[Gluster-devel] AFR-over-Unify (instead of the other way around) ?

Krishna Srinivas krishna at zresearch.com
Thu May 31 04:43:31 UTC 2007

Hi Cedric,

This setup (afr over unify) is possible, but afr and unify were not designed to
work that way. In fact we had thought about this kind of setup.

AFR's job is to replicate the files among its children. AFR expects
its first child to have all the files (the replicate *:n option creates
atleast one file, which would be on the first child). All the read-only
operations (like readdir() read() getattr() etc) happen on AFR's
first child. This being the case if AFR's children are unify1 and unify2,
if one of unify1's node goes down, then user will not be able to
access the files that were there in the node that went down.
Suppose the whole of unify1 goes down, then AFR will failover
and do read operations from unify2.


On 5/30/07, "Cédric Dufour @ IDIAP Research Institute"
<cedric.dufour at idiap.ch> wrote:
> Hello,
> First: Thanx!
> After spending hours looking for a distributed fault-tolerant filesystem
> that would allow me to setup LVS+HA without a mandatory (and dreaded)
> "shared block-device", I eventually stumbled on GlusterFS, which just
> sounds the most promising filesystem in regards with: performance,
> fault-tolerance, no-metadata server requirement, ease of installation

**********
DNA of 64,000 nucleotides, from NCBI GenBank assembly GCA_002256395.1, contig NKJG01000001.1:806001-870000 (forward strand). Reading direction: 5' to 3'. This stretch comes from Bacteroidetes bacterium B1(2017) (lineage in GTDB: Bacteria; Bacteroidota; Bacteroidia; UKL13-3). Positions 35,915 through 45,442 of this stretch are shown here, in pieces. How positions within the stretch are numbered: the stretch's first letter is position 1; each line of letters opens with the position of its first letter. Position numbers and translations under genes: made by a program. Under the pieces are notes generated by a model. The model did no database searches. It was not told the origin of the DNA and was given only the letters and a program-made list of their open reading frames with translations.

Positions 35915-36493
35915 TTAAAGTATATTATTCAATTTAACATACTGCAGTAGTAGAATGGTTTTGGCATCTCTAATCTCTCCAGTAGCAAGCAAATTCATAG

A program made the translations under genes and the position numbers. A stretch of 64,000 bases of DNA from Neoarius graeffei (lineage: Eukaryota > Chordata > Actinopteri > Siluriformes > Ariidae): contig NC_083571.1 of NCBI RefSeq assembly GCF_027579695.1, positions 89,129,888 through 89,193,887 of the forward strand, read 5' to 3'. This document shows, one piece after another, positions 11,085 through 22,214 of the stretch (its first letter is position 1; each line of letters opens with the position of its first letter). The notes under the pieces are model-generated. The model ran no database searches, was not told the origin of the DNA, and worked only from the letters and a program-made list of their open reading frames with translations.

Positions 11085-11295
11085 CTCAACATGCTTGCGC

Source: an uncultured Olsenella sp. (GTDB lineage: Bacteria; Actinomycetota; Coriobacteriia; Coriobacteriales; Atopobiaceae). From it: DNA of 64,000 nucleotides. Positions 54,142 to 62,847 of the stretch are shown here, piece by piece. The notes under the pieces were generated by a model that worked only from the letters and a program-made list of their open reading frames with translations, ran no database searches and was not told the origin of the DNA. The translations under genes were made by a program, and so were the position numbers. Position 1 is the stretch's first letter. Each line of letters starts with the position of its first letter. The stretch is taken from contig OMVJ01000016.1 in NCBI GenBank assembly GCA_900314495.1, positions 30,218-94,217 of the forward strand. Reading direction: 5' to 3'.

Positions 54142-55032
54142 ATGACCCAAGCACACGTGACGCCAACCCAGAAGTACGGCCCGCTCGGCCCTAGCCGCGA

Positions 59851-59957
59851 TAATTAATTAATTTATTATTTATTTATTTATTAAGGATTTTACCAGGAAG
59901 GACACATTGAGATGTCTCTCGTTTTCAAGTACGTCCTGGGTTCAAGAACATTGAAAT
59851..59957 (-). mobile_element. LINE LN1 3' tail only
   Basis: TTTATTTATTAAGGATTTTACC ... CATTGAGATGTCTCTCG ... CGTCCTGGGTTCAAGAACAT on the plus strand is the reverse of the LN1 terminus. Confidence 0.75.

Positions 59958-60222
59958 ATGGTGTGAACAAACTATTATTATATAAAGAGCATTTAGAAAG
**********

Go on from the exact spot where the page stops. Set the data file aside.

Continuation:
> (cf. no kernel patch/module), ease of configuration, and ease of
> recovery (cf. easily accessible underlying filesystem)... Just great!!!
> Simulating a 12-nodes GlusterFS on the same server (cf. Julien Perez
> example), I have successfully unified (cluster/unify) 4 replicated
> (cluster/afr) groups of 3 bricks each (cluster/unify OVER cluster/afr);
> fault-tolerance is working as expected (and I will warmly welcome the
> AFR auto-healing feature from version 1.4 :-D )
> Now, my question/problem/suggestion:
> Is it possible to work the forementioned scenario the other way around,
> in other words: cluster/afr OVER cluster/unify ?
> My test - using the branch 2.4 TLA check-out - *seem* to show the opposite:
> - if a node is down, the RR-scheduler does not skip to the next
> available node in the unified subvolume
> - after bringing all redundant nodes down (for one given file) and back
> up again, the system does not behave consistently: bringing just (the
> "right") *one* node down again makes the file/partition unavailable
> again (though the two other nodes are up)
> Wouldn't AFR-over-Unify be useful ?
> The benefits would be:
>  - a single node could be added to one of the AFR-ed "unified stripe",
> thus preventing the need to group AFR-ed nodes one-with-another as in
> the Unify-over-AFR case
>  - provided enough nodes AND a "failing-over" scheduler, AFR-healing
> could not be needed, since AFR could "always" find a node to write to in
> each "unified stripe" (since all nodes would need to be down within a
> "unified stripe" for it to completely fail)
> Now, maybe you'll tell me this scenario is inherently flawed :-/ (and I
> just made a fool of myself :-D )
> PS: I had a thought about nesting a unified GlusterFS within another
> AFR-ed GlusterFS... but I didn't do it, for I don't think it would be
> very elegant (and performant ?)... unless you tell me that's the way to
> go :-)
> Thank you for your feedback,
> --
> Cédric Dufour @ IDIAP Research Institute
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